The company behind Thorpe Park and Alton Towers has written to the Planning Inspectorate arguing than the £5bn plans for the London Resort should be withdrawn on legal grounds.
Leisure giants Merlin Entertainment have said they are taking legal advice over the plans, and have said they the London Resort Company Holdings plan should be withdrawn and the entire application resubmitted.
This follows the London Resort being given an abnormal four-month delay to amend plans ahead of a Government review, and is expected to make various changes to its plans.
The extension was granted to allow the theme park developers to react to the news that the Swanscombe Marshes, where the two-twinned 535-acre resort will be built, has been granted protected status as a wildlife haven.
Environmentalists have been campaigning against the plans for years, and now due to the “rich diversity of wildlife,” including the presence of a critically endangered species of jumping spider, the site was declared a SSSI by Natural England.
In response, the CEO of the London Resort Holdings Ltd, PY Gerbeau, tweeted out revealing they were asking for a delay as he also revealed the resort’s dinosaur-themed land, Base Camp.
This delay was granted by the Planning Inspectorate to ensure a “fair process,” but now the chief corporate officer of Merlin, Matt Jowett, has written to the Planning Inspectorate saying the London Resort should withdraw its plans entirely.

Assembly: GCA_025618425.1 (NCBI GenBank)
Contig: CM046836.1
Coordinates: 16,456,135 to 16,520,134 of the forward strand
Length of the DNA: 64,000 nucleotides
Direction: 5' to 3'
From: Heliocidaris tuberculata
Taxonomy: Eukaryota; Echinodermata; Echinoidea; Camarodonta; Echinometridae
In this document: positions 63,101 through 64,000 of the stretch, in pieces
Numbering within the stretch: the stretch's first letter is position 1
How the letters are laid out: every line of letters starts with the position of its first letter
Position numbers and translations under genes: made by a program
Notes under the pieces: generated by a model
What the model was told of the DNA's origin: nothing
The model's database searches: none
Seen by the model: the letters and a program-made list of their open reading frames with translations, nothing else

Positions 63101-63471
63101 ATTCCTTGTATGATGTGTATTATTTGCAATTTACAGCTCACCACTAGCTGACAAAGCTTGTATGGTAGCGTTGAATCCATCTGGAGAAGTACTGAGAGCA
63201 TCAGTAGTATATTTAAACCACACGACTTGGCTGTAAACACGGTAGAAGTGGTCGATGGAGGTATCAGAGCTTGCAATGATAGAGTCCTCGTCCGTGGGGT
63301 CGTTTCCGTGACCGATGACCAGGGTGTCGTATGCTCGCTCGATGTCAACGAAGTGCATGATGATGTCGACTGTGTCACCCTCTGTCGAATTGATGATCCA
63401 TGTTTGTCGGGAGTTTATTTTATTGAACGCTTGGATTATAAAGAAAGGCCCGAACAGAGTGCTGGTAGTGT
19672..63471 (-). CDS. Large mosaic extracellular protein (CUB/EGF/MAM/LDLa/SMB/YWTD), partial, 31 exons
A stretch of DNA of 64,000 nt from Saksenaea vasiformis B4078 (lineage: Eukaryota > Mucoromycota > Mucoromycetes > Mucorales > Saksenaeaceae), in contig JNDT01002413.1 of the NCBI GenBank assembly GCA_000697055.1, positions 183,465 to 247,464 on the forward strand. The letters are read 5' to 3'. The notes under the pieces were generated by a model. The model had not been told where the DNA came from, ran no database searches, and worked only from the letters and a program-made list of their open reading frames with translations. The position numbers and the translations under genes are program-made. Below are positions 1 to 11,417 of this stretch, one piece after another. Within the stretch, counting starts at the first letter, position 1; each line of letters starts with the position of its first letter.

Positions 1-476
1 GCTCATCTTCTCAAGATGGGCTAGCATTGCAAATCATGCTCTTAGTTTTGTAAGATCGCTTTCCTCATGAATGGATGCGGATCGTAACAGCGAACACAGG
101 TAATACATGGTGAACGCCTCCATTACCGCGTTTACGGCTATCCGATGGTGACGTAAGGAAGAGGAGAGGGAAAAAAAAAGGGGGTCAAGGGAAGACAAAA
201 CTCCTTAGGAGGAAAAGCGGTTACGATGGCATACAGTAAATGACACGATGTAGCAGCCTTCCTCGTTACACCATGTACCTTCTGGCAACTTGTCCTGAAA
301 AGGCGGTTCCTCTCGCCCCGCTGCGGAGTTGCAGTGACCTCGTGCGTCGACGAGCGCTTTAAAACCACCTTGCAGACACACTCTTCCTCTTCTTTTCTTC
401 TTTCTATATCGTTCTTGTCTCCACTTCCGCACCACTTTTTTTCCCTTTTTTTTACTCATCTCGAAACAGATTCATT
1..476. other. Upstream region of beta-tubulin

In a letter dated May 28, 2021, Jowett said that following legal advice, Merlin Entertainments believes that the London Resort Company Holdings (LRCH) plans should be withdrawn and the entire application resubmitted because of new information which will be included.
he claims that LRCH are using the opportunity to change aspects of its application unrelated to the SSSI status granted to the marshes, and therefore the resubmitted plans “were not properly consulted upon.”
In the letter, Jowett continued: “We have taken legal advice and it is clear from representations received from a number of interested parties in the intervening period that full details of matters envisaged by the applicant’s 12 May letter were not consulted upon at the statutory consultation stage so that proper consultation was not carried out prior to submission of the application.
“Furthermore, since the information now proposed to be submitted was not published alongside the application, by extension the pre-examination stage notification and invitation for relevant representations likewise has not been properly carried out.
“It should not be assumed that a person who had not already made a relevant representation would still not wish to do so. The information now proposed may well have resulted in different responses from the public or other stakeholders.”
He added: “They include a document described as ‘Supporting Resort and Leisure Market Assessment’, which plainly has no direct relevance to the SSSI status.
“There are multiple changes to application plans and other application documents. The submissions by LRCH make no reference to consultation with the public and no reference to consultation with interested parties such as ourselves.”
The bid is currently at the pre-examination phase, meaning detailed comments can be made by interested parties.